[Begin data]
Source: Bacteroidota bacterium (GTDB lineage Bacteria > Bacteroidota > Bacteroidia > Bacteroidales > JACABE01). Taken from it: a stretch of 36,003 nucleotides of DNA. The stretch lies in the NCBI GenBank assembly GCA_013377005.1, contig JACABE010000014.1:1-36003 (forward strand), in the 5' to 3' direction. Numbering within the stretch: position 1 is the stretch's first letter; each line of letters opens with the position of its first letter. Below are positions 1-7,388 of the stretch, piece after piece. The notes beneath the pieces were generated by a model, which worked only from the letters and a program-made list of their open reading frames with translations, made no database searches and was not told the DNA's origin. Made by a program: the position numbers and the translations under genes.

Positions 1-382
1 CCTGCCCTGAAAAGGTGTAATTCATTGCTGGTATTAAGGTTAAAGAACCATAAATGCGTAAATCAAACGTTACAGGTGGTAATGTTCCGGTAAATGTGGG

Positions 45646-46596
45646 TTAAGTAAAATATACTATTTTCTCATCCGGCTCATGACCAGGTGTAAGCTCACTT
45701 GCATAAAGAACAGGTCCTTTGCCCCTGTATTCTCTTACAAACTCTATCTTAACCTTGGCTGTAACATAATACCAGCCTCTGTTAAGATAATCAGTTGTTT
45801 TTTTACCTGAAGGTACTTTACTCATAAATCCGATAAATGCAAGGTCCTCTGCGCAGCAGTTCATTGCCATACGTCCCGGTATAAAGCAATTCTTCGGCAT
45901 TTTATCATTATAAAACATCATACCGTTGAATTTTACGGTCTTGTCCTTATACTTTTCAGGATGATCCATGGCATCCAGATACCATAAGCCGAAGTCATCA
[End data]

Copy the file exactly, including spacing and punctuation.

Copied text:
Source: Bacteroidota bacterium (GTDB lineage Bacteria > Bacteroidota > Bacteroidia > Bacteroidales > JACABE01). Taken from it: a stretch of 36,003 nucleotides of DNA. The stretch lies in the NCBI GenBank assembly GCA_013377005.1, contig JACABE010000014.1:1-36003 (forward strand), in the 5' to 3' direction. Numbering within the stretch: position 1 is the stretch's first letter; each line of letters opens with the position of its first letter. Below are positions 1-7,388 of the stretch, piece after piece. The notes beneath the pieces were generated by a model, which worked only from the letters and a program-made list of their open reading frames with translations, made no database searches and was not told the DNA's origin. Made by a program: the position numbers and the translations under genes.

Positions 1-382
1 CCTGCCCTGAAAAGGTGTAATTCATTGCTGGTATTAAGGTTAAAGAACCATAAATGCGTAAATCAAACGTTACAGGTGGTAATGTTCCGGTAAATGTGGG

Positions 45646-46596
45646 TTAAGTAAAATATACTATTTTCTCATCCGGCTCATGACCAGGTGTAAGCTCACTT
45701 GCATAAAGAACAGGTCCTTTGCCCCTGTATTCTCTTACAAACTCTATCTTAACCTTGGCTGTAACATAATACCAGCCTCTGTTAAGATAATCAGTTGTTT
45801 TTTTACCTGAAGGTACTTTACTCATAAATCCGATAAATGCAAGGTCCTCTGCGCAGCAGTTCATTGCCATACGTCCCGGTATAAAGCAATTCTTCGGCAT
45901 TTTATCATTATAAAACATCATACCGTTGAATTTTACGGTCTTGTCCTTATACTTTTCAGGATGATCCATGGCATCCAGATACCATAAGCCGAAGTCATCA